SD Express cards are removable storage cards that can fit in the same slot as other SD or microSD cards. But thanks to support for PCIe and NVMe interfaces, they can offer much higher data transfer speeds.

And now the SD Association has unveiled a new version of the SD specification which doubles the top speed of microSD Express cards, from 985MB/s to 1,969MB/s (or nearly 2GB/s if you care to round up). Full-sized SD cards support even higher speeds up to 4GB/s, but who has room for a postage stamp-sized card these days?

SD Association

microSD Express Doubles Speeds, New SD Express Speed Classes Introduced [Press release]

The SD 9.1 specification brings support for microSD Express cards with speeds up to 2GB/s, or twice the previous top speed introduced in the SD 9.1 spec. It does this via a PCIe Gen4 x1 lane. The SD Association has also unveiled four new SD Express classes with minimum speeds ranging from 150 MB/s to 600 MB/s. You can find more details in the SD Association’s press release or white paper. 

SD Association

AMD Introduces New AMD Ryzen Threadripper 7000 Series Processors and Ryzen Threadripper PRO 7000 WX-Series Processors for the Ultimate Workstation [AMD]

AMD’s new Ryzen Threadripper 7000 chips are 350W desktop processors with consumer models offering up to 64 cores, 128 threads, and 320MB total cache and “Pro” models with up to 96 cores, 192 threads, and 480MB cache.

AMD Threadripper PRO 7000 Series

ProcessorCores/ThreadsBoost/Base Frequency Total
AMD Ryzen Threadripper PRO 7995WX96 / 192Up to 5.1 / 2.5 GHz480MB350W
AMD Ryzen Threadripper PRO 7985WX64 / 128Up to 5.1 / 3.2 GHz320MB350W
AMD Ryzen Threadripper PRO 7975WX32 / 64Up to 5.3 / 4.0 GHz160MB350W
AMD Ryzen Threadripper PRO 7965WX24 / 48Up to 5.3 / 4.2 GHz152MB350W
AMD Ryzen Threadripper PRO 7955WX16 / 32Up to 5.3 / 4.5 GHz80MB350W
AMD Ryzen Threadripper PRO 7945WX12 / 24Up to 5.3 / 4.7 GHz76MB350W

AMD Threadripper 7000 Series

AMD Ryzen Threadripper 7980X64 / 128Up to 5.1 / 3.2 GHz320MB350W$4,999
AMD Ryzen Threadripper 7970X32 / 64Up to 5.3 / 4.0 GHz160MB350W$2,499
AMD Ryzen Threadripper 7960X24 / 48Up to 5.3 / 4.2 GHz152MB350W$1,499

From your phone to the TV, get a taste of the latest YouTube updates [YouTube]

YouTube is rolling out a bunch of new features for its mobile, TV, and desktop apps, including tap-for-2X fast forwarding, lock your screen to avoid accidental taps interrupting playback, search for a song by humming or singing, and more.

Rugged fanless Alder Lake-N mini PC features 6x RS232/422/485 ports, dual 2.5GbE, dual HDMI [CNX Software]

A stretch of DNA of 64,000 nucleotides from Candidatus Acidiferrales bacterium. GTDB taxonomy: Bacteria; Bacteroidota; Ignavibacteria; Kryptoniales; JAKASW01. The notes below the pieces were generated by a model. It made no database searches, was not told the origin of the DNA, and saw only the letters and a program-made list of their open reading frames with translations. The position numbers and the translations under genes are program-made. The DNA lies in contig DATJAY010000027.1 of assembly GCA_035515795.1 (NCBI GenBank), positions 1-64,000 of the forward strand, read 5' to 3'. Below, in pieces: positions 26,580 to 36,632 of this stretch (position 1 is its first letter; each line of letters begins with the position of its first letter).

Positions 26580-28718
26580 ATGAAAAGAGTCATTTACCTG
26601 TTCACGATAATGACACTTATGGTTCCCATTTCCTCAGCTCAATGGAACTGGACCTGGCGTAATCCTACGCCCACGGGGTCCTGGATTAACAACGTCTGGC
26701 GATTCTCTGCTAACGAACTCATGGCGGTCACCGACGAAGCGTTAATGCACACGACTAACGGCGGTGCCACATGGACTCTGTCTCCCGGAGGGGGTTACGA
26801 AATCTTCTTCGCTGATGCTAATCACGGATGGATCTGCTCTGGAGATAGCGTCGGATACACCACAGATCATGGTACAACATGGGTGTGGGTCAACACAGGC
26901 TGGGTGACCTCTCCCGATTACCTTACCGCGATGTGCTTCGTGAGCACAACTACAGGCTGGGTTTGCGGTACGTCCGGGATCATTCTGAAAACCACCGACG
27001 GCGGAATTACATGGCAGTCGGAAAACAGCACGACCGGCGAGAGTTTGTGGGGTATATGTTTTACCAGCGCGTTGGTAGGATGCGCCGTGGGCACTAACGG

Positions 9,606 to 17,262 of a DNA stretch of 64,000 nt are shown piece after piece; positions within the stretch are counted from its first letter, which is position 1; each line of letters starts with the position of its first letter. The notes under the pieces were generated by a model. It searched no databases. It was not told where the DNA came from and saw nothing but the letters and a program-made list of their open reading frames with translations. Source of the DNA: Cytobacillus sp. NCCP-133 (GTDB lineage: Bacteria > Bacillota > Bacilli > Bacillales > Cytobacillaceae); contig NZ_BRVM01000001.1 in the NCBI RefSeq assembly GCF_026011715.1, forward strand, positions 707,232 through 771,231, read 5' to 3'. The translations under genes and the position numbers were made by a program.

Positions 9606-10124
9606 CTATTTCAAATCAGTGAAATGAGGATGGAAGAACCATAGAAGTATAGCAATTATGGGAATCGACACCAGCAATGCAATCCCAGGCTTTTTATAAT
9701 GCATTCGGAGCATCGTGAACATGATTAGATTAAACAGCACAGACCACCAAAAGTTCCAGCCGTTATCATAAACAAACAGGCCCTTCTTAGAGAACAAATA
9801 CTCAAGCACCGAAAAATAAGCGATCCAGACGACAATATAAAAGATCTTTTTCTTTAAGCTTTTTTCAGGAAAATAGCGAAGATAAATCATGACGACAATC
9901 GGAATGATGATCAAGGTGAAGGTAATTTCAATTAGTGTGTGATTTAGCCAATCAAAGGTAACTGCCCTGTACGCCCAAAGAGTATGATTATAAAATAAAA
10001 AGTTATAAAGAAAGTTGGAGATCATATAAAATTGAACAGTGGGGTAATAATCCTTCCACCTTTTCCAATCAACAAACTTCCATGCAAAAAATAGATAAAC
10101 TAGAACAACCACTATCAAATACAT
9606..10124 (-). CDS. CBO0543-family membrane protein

This fanless mini PC is designed for industrial applications and includes some ports consumers probably don’t need. But with dual 2.5 GbE Ethernet ports, two HDMI ports, and up to an Intel Core i3-N305 processor, it looks like a versatile little machine.

Keep up on the latest headlines by following @[email protected] on Mastodon. You can also follow Liliputing on X (the app formerly known as Twitter) and Facebook

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  1. Typo:
    “1,969MB/s (or nearly 2MB/s if you care to round up)”

    Meanwhile, UHS-II micro-SD cards/readers are rare and I haven’t personally seen a UHS-III micro-SD card reader. If you find one, it’s very expensive. How long have these standards been around?

    1. UHS II was released in 2011 and III in 2017. I tend not to use them, but I also don’t record much video. In most of my use cases for SD cards, capacity ends up being more important than transfer speed.

    2. I use my SD card in my handheld PCs as additional main storage and would love to see at least these older standards being implemented. Let alone this new one. Hopefully it becomes more common so prices go down too.

      The current speeds in most devices/cards have not kept up with the capacity increases making my use cases for these cards fairly painful.

    3. I’ve been wondering the same. SD Express and Micro SD Express have been around respectively since 2018 and 2019. I can only suppose that they’re releasing this stuff for a small userbase of professionals, but I’m not even sure whether that’s actually the case.

    4. I definitely want the speeds to increase. I feel the speed of actual cards generally has not been keeping up with the capacity increases. At least for my use cases.

    5. Maybe we can hope the gaming handheld space becomes a large enough market to target for higher SD card speeds where many opt to use SD cards over upgrading the SSD. Install times slow to a crawl because of how slow the IO is where it’s more of a bottleneck than your download speed. When you buy a game, you usually want to play as soon as possible.

      I believe the ROG Ally is currently the only one with a UHS-II micro-SD card reader. Although I’m not sure if the earlier reader issues ever got resolved.